We are used to seeing “making-of” documentaries that recount the birth of a film, its production and then its success. More rare are those that delve into a deep analysis of a piece of cinema, seeking to find its inner meaning and numerous interpretations. Clearly, in order to do this, we must look back on a film that is rich in history and metaphors and gather together the accounts of enthusiasts. By taking a closer interest in the meaning of Stanley Kubrick’s “The Shining”, director Rodney Ascher is thereby sure of speaking both to fans who will bring their own interpretation as well as viewers who will react equally differently according to their feelings towards the original film.
In “Room 237”, Ascher interviews 5 people about their personal visions of the film, which can be taken or left. As such, in addition to the rather traditional interpretation of a family falling apart, we find theories that range from the most credible and thoughtful to the more far-fetched. As a result, ideas surrounding an Indian burial ground and the massacre of the Indians are shown alongside those involving the Nazis and also the rumor of there being references in the film to Kubrick’s involvement in the faking of the Apollo moon landing. Mentions are also made to strange facts such as the particular layout of the Overlook Hotel or the jump-cuts which are not technically jump-cuts at all, and which add to the strange atmosphere.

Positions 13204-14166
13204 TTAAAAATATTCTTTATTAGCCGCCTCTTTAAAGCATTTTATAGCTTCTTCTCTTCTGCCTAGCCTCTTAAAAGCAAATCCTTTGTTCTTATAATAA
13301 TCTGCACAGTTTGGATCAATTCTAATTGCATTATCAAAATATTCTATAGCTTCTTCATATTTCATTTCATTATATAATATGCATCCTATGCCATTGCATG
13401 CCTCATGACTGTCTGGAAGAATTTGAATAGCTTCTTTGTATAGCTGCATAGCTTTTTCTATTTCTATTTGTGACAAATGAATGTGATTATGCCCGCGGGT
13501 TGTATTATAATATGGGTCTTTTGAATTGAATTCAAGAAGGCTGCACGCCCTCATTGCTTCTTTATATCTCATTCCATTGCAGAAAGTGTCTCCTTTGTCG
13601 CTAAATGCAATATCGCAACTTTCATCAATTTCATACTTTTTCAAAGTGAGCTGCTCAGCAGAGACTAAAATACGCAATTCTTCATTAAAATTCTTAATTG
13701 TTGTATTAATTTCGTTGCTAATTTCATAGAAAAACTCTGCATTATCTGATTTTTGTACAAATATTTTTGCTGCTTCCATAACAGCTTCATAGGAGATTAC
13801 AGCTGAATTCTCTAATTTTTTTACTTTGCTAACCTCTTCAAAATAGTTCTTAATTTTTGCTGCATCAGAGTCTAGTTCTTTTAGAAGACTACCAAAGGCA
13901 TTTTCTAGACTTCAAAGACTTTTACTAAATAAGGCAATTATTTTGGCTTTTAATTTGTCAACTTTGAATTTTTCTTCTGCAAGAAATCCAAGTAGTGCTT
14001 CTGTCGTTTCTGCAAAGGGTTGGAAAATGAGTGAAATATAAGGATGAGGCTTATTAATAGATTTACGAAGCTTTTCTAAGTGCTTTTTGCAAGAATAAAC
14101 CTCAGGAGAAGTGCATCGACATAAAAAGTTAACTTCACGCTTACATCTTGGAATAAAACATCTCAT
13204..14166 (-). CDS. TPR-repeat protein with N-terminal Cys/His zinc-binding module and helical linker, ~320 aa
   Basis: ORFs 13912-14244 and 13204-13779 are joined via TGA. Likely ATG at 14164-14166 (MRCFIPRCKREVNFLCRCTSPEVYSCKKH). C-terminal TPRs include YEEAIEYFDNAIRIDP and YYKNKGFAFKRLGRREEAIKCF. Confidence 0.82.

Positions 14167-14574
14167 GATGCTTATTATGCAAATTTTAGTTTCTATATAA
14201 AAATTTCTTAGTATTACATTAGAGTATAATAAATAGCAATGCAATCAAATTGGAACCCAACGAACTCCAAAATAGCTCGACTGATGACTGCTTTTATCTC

We get the sense that each of the contributors has a passion for the film, that they have dissected the film time and time again and have made it an integral part of their lives, like an obsession, eventually leading them to see some crazy things (like a minotaur in the place of a skier). And their enthusiasm results in some strange things too, such as the contributor who staged screenings of the film forwards and backwards, simultaneously, superimposed, which creates rather disturbing images which make the viewer interpret the film in a new way.
However, the director manages to keep his distance from these accounts shown in their unedited form. He alternates quite funny effects with extracts showing the characters seemingly reacting to the contributors’ interpretations. He therefore manages to maintain a certain distance from the analysis, which makes you laugh and also makes you want to watch The Shining once again to uncover the new clues for yourself and look at it in a different way. All we ask is that Ascher does the same thing for other cult films of this caliber to persuade us to re-examine those too.